Celebrating women’s accomplishments of yesterday, today and tomorrow

Lanthorn Editorial Board

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While Women’s History Month is indeed a time to look back and celebrate those who have brought our society forward, it is also a time to push for the advancement of women today. Grand Valley State University is one institution that elected to do just that when selecting Philomena Mantella as the next president of GVSU, the first woman president of the university.

The advancement of women has felt so strong in the past year, with the appointment of Mantella and the slew of women taking seats in Congress and positions of power across the country. It appears that not just the future but the present is in-fact, female.

Michigan’s past too has been fueled by strong women who helped push the state forward. Merze Tate of Mt. Pleasant was a trailblazer in higher education as the first African American to graduate from Western Michigan University and the first to earn a PhD in government from Harvard. Another female innovator was Cora Reynolds Anderson, the first woman and only Native American elected to the Michigan House of Representatives just four years after women received the right to vote. Anderson went on to work towards improving health care as a state representative.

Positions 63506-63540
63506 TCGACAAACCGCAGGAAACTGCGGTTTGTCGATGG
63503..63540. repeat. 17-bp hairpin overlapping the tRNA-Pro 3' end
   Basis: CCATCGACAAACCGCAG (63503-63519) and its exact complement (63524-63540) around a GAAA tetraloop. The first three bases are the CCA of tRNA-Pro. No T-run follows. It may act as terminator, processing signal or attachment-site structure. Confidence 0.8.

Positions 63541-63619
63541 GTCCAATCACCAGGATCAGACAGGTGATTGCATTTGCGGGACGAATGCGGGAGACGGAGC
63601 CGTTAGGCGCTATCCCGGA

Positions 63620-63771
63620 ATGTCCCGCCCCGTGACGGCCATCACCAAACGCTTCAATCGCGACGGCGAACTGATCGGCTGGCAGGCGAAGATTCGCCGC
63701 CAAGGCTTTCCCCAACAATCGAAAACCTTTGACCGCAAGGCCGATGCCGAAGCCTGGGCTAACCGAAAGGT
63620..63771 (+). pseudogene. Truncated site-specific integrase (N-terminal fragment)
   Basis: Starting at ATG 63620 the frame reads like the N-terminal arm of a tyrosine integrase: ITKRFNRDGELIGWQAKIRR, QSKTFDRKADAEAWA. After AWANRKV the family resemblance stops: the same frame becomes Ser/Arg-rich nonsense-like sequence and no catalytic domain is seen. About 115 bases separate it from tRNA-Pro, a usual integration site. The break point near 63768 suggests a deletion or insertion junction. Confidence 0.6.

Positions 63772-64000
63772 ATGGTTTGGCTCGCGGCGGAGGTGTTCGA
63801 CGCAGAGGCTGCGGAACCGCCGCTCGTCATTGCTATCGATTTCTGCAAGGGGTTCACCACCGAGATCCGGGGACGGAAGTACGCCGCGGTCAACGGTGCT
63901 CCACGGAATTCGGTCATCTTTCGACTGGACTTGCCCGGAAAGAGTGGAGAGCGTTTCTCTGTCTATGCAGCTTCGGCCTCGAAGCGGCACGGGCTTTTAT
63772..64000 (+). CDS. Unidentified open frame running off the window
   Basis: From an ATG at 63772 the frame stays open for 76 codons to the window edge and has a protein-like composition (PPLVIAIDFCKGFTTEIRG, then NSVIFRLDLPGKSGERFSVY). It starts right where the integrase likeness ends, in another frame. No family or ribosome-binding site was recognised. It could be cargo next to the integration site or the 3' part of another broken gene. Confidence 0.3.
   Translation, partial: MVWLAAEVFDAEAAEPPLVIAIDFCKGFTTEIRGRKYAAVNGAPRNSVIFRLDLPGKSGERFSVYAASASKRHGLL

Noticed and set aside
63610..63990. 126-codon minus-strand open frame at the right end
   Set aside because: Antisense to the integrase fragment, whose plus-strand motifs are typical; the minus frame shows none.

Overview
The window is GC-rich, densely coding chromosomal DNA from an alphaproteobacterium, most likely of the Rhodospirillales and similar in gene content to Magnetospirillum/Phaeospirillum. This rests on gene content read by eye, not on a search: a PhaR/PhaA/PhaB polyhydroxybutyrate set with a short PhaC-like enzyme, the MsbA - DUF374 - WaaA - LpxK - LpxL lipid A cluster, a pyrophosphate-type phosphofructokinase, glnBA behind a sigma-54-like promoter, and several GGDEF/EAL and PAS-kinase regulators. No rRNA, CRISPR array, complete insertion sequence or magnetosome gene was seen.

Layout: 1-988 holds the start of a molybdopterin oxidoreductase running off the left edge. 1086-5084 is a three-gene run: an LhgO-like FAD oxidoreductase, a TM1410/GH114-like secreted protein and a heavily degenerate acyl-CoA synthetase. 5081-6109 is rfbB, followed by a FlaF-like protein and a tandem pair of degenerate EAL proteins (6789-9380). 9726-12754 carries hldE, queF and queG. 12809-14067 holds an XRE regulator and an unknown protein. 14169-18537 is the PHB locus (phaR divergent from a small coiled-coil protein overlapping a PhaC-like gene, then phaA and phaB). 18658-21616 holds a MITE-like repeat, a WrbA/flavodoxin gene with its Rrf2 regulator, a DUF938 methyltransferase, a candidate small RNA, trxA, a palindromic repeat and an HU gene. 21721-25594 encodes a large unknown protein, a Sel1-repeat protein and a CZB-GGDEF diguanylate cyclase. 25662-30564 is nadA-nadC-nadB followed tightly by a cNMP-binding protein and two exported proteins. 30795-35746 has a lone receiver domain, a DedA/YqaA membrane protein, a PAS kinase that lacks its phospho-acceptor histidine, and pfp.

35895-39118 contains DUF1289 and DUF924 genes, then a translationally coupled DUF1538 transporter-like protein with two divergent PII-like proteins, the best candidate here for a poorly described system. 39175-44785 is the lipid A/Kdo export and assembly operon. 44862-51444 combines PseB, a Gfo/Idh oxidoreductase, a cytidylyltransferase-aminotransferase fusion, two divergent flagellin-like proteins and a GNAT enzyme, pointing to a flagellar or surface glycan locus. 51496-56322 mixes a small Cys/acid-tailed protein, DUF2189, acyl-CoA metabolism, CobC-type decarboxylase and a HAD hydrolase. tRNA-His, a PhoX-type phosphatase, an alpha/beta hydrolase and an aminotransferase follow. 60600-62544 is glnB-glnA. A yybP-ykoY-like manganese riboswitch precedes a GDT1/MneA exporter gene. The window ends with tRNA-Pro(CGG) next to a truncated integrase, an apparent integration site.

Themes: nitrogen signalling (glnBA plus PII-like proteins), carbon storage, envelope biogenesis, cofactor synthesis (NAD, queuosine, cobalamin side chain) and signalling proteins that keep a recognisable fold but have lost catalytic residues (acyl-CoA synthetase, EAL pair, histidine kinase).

One of the most fascinating Michigan women is Harriet Quimby of Arcadia, the first woman in the country to gain a pilot’s license. Quimby was also the first woman to fly across the English Channel.

What these women and hundreds of others were able to do is advance gender equality by being the historic ‘firsts’ of many unique feats. Today, women everywhere are still achieving incredible ‘firsts’. Like Serena Williams, originally born in Saginaw, went on to be ranked #1 in the Women’s Tennis Association. The past 2018 midterm election also saw a large amount of women being sworn into Congress as the need for female representation increases in America’s polarized climate. These women include Michigan’s Elissa Slotkin and Indiana’s Jackie Walorski who each bring more diverse, female perspectives to a male-dominated Congress.

In celebrating these women and their accomplishments we remember the essential role women play in everyday life. From mothers, to teachers, to diplomats each are helping to shape the world a little better, a little kinder. Beyond recognizing women’s achievements, it is important to see the undying need to continue to push women’s rights forward. Whether it be through supporting women’s fight for their right to choose or helping to advance sometimes forgotten female voices.

As Grand Valley shifts into a new age of leadership under it’s first female president, it is important to remember the women who helped lay the path that led Mantella here. Celebrating women’s accomplishments especially in terms of leadership helps demonstrate how far America and even Michigan have come in gender equality. Women leaders of yesterday and today represent the kind of positive change that influences the leaders of tomorrow to make their world just a little better and a little kinder.